KANSAS CITY — Federal prosecutors have asked a judge to consider involuntarily medicating a man accused of bringing fake explosives into Kansas City International Airport on the 10th anniversary of the Sept. 11 terror attacks.
Anthony Falco Jr., 48, was taken into custody on Sept. 11, 2011, after an X-ray machine detected suspicious items in his bag and security officers asked if they could examine it. Falco refused, made threatening statements and tried to leave before he was detained.
Since then, amid several continuances of court dates, Falco has undergone two mental health examinations and was found both times to be incompetent to stand trial. He has not been found to be a danger to himself or others, so he can't be involuntarily committed to a mental institution.
In a motion filed earlier this month, federal prosecutors argued that the only way his case can go to trial is if a judge orders him to be involuntarily medicated, citing a 2003 case.
An FBI bomb technician said in an affidavit that Falco's baggage had all the earmarks of an improvised explosive device, including wires and power sources. The agent said he and seven other bomb experts looked at an X-ray photo of the packages and all thought there was a bomb.
Falco, he said, warned them of what would happen if they opened the bag.
"During the K-9 sweep ... Falco began to chant Bible verses and began to appear to pray, saying, 'Father God America is going to go down,' " the FBI agent said. "He continued to say words similar to, 'You guys are going to be sorry if you open those packages.' "
The bomb squad later determined there were no explosives. Falco's last known address was East Petersburg, Pa.
A June 6 report stated Falco suffers from schizophrenia and that he remained "acutely psychotic." However, neither that report nor a November report following his second mental exam concluded Falco was a substantial risk to harm others or do serious property damage.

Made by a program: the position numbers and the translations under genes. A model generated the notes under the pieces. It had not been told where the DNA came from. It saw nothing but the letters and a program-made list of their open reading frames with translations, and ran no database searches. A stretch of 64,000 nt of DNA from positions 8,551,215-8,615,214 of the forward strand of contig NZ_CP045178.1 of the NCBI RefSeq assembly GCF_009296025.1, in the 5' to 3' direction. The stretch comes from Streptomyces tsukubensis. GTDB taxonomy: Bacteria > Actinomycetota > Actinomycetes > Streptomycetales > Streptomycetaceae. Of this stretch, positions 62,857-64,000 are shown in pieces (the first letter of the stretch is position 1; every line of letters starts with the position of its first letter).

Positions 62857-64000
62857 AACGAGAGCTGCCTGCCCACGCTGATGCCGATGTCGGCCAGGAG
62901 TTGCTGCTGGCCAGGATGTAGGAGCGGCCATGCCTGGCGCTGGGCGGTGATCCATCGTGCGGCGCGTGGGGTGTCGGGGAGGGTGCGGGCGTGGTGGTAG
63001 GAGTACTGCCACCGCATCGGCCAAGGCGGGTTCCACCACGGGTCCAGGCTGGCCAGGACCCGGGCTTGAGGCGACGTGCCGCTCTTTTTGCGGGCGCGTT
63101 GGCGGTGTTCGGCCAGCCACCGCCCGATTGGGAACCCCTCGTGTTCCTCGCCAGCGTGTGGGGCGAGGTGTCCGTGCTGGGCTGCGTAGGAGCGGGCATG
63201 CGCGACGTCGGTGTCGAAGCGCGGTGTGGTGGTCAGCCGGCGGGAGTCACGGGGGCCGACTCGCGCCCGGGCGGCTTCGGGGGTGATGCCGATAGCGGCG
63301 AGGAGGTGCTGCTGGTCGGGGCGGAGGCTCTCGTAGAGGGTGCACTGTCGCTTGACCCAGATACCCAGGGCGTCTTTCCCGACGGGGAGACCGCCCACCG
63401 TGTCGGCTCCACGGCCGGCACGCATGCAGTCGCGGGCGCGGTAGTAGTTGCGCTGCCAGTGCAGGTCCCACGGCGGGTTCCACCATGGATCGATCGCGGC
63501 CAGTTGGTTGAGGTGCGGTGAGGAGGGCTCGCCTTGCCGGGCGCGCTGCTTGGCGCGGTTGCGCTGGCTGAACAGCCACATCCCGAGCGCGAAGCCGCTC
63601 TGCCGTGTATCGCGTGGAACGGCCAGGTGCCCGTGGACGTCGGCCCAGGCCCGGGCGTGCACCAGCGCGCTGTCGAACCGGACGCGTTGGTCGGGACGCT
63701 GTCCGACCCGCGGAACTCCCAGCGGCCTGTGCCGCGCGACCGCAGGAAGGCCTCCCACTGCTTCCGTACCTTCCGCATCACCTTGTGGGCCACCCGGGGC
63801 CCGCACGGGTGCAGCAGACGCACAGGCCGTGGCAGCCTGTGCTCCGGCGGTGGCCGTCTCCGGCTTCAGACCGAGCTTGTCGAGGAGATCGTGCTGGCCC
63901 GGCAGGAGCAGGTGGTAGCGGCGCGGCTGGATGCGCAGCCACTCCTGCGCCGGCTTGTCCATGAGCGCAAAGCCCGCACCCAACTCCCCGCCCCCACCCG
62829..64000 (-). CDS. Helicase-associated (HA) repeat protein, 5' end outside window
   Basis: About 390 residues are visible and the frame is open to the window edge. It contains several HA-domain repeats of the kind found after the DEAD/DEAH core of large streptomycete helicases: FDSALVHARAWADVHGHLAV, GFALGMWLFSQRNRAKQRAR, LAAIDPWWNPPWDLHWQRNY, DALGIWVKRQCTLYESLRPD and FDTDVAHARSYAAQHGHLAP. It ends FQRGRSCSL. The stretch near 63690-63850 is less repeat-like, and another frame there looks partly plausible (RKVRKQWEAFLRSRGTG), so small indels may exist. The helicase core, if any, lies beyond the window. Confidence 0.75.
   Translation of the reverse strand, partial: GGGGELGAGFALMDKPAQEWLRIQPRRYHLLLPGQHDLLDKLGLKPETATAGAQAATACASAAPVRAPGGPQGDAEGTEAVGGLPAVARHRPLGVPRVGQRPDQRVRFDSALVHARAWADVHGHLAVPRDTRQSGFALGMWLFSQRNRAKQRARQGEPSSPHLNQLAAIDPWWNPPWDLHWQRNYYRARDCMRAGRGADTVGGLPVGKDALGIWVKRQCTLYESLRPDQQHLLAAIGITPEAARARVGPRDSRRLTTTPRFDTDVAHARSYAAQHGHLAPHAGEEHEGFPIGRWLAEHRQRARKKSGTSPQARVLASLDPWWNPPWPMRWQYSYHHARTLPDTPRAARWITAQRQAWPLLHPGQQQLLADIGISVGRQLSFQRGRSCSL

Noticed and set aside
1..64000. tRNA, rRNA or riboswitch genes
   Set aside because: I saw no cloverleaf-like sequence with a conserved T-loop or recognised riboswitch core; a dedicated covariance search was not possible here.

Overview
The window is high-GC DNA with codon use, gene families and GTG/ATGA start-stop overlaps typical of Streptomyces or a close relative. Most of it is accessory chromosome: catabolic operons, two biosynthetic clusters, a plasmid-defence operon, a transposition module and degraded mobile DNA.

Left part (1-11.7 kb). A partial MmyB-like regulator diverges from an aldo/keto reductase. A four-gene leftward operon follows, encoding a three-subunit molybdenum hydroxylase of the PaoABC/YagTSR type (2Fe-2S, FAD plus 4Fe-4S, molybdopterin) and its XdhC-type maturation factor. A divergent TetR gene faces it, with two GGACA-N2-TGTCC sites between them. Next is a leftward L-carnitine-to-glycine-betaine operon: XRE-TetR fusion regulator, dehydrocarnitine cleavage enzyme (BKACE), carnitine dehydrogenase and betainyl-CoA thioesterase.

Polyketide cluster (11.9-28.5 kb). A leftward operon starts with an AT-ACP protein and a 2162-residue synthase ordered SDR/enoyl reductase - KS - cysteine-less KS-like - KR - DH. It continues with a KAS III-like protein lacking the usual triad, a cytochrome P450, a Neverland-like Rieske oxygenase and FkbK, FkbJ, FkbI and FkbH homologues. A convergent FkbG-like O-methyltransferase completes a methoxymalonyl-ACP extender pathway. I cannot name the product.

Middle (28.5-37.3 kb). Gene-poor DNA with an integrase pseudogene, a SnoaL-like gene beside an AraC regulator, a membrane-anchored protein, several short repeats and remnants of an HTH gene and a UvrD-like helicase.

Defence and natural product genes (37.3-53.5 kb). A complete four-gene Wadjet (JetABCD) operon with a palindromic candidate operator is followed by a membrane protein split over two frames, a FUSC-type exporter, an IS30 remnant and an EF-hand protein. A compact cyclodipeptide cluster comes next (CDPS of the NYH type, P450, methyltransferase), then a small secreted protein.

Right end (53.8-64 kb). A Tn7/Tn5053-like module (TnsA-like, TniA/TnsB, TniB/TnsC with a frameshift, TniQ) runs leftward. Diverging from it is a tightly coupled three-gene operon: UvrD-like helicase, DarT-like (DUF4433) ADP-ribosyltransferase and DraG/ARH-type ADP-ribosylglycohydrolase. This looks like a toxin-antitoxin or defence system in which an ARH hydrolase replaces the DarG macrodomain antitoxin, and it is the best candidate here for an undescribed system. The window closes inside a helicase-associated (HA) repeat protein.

Prosecutors said Falco has refused to take medication — his mother told investigators that he had quit taking his meds at the time of the airport incident — that would help him become competent enough to stand trial.
In their Dec. 7 motion, prosecutors said Falco meets the four requirements laid out in a landmark 2003 St. Louis case that strictly limits when a defendant can be involuntarily medicated to stand trial.
Those requirements are: The government must have substantial interest in timely prosecution of a defendant; involuntary medication will "significantly further" the government's interests and is likely to make the defendant competent to stand trial without side effects that would interfere with the ability to assist in the defense; involuntary medication is necessary to further those interests; and administration of the drugs is medically appropriate.
Charles Thomas Sell, a dentist, was charged in 1997 with 56 counts of mail fraud, six counts of Medicaid fraud, and one count of money-laundering. While out on bond, Sell's mental condition deteriorated and bond was revoked in 1998. That same year, he was charged with trying to hire someone to kill the FBI agent who had arrested him.
A year later, he was deemed incompetent to stand trial and prosecutors asked that he be involuntarily medicated. A federal judge in 2000 found that Sell was a danger to himself and others and ordered the medication. Sell appealed, and in 2003, the U.S. Supreme Court ruled that defendants could be medicated against their will only in certain instances.
A federal judge in Kansas City has not ruled on the request for a hearing to decide if Falco can be involuntarily medicated. Falco remains incarcerated without bond in Leavenworth, Kan.
A spokesman for the U.S. attorney's office in Kansas City said prosecutors had no comment on the case. Falco's defense attorney, Laine Cardarella, did not return phone messages seeking comment.